However, the Palestinian territories are not the worst places for LGBTQ people. There are far worse countries where gender identification and sexuality often come at a heavy price, countries where Airbnb’s policy actively protects LGBTQ-phobia. In a region where gender segregation is widespread and dress codes are mostly enforced by law, where much of the social structure is based on the distinction between men and women, anything that challenges the status quo is tackled violently. Airbnb’s policy is that LGBTQ-phobic hosts are allowed to discriminate against users in this region.

Culturally, there is no tolerance for transgender people in the Middle East. The most horrific government in the Middle East for LGBTQ people is in Iran, where Airbnb is looking to provide accommodations listings. The Iranian government’s wel-coming of transgender people contrasts dramatically with its criminalization and severe punishment (often the death sentence), of homosexual activity. In Iran, gay men are encouraged to undergo gender reassignment, as the alternative is punishment and ultimately death.

As of 2008, Iran carried out more forced gender reassignment operations than any other nation in the world. This is while same-sex sexual activity is legally banned, in accordance with the Shiite version of Islamic law. Homosexuality is punishable by death in the Islamic Republic. As Iran’s President Mahmoud Ahmadinejad said in 2007, when asked about Iranian homosexuals, “We don’t have this phenomenon in Iran.”

HRW also disingenuously discusses Egypt, where local laws could be interpreted to exclude same-sex and unmarried couples, but isn’t “aware of cases in which Airbnb hosts there faced official sanctions for renting properties to unmarried or same-sex couples.”

But in Egypt, according to Egyptian medical sources, almost all reassignment surgeries are female-to-male. This is due to the fact that trans women fear being associated with the stigma of homosexuality. This is the opposite from the situation in Iran, where the men feel pressured to undergo gender reassignment. However, this discrimination toward the LGBTQ community in Egypt is not mentioned in the HRW report.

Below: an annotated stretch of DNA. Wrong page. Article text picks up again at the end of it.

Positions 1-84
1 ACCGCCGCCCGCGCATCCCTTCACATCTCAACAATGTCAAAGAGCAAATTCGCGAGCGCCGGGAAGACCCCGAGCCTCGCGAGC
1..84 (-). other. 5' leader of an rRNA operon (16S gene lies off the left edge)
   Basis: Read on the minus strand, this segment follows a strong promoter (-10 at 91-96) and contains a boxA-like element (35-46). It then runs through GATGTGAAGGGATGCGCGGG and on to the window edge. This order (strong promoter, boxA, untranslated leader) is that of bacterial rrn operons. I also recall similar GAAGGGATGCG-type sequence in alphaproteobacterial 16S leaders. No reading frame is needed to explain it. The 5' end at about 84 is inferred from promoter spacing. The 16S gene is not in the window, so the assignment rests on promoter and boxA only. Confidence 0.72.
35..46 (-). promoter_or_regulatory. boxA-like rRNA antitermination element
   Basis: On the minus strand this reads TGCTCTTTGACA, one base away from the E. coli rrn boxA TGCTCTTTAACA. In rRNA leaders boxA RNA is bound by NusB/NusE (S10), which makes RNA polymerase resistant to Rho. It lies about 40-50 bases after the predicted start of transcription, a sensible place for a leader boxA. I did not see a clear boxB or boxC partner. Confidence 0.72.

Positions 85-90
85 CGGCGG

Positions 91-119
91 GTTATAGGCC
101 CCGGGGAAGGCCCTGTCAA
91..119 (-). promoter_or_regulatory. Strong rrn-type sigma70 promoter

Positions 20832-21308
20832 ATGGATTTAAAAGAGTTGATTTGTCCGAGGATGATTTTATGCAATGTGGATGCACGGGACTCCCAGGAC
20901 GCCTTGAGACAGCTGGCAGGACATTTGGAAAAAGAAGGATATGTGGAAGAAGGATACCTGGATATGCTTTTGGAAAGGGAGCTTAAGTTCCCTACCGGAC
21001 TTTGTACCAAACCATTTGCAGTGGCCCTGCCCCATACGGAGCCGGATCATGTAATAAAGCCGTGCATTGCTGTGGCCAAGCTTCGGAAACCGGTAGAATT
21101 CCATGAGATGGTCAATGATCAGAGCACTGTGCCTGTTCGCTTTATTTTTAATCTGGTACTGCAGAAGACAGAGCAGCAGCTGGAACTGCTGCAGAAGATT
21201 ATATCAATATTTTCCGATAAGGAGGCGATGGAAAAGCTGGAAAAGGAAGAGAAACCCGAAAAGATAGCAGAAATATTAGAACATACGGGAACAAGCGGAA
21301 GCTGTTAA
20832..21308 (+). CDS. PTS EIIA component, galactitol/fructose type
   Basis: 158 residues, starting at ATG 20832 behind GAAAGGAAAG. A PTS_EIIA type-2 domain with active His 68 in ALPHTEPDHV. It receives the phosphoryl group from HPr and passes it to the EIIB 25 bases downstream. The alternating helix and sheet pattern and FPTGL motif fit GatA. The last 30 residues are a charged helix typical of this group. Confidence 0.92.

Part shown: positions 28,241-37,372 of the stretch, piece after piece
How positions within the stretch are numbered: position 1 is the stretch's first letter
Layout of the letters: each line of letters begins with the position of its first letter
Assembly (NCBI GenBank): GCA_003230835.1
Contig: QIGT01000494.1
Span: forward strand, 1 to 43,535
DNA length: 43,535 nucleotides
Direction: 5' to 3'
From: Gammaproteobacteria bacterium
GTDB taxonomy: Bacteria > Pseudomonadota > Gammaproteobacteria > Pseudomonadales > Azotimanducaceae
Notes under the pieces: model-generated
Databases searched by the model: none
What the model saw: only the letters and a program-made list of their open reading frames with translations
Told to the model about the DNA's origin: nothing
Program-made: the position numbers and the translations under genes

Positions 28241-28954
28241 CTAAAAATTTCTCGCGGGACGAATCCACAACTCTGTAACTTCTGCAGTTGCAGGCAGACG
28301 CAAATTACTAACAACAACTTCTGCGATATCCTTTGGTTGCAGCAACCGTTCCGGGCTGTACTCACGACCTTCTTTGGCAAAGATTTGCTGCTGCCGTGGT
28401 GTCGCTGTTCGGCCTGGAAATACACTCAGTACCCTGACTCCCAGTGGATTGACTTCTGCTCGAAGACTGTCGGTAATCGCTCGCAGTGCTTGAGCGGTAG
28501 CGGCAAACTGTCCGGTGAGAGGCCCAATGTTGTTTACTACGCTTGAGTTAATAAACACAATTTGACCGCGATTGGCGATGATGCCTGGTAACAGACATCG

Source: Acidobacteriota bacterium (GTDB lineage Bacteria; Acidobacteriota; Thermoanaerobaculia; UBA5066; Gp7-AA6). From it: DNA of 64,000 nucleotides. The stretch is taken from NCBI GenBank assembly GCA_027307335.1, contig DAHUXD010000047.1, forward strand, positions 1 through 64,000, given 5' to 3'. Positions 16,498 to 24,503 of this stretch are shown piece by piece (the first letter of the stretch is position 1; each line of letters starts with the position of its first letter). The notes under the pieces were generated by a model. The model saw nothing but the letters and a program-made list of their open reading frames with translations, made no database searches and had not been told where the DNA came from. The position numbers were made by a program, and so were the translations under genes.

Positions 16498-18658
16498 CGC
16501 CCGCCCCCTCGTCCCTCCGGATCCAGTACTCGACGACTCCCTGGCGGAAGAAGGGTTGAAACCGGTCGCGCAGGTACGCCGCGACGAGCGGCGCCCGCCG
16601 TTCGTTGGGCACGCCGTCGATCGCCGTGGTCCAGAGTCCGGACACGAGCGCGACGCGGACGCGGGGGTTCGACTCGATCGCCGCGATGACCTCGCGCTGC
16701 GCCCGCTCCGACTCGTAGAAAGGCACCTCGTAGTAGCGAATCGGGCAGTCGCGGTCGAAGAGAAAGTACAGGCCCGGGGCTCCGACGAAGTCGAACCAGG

My first reading of the HRW report was because of its campaign against Israeli settlements, however, as I read through this report, I realized that this campaign is not just wrong at its core, it is also wrong in the way it provides a cover-up for LGBTQ discrimination and human rights violations. Discrimination isn’t and can’t be selective; you cannot stand up for a specific political cause while ignoring all human rights violations and emboldening other forms of discrimination, specifically against the LGBTQ community.

I call on every LGBTQ person to condemn HRW’s deliberate belittling of our human rights and to boycott Airbnb until it changes its discriminatory policy. There is no moral justification for a company to profit from users that discriminate against LGBTQ people based on their gender or sexuality.


Hen Mazzig is an Israeli writer, public speaker and social justice activist from Tel Aviv. Twitter: @HenMazzig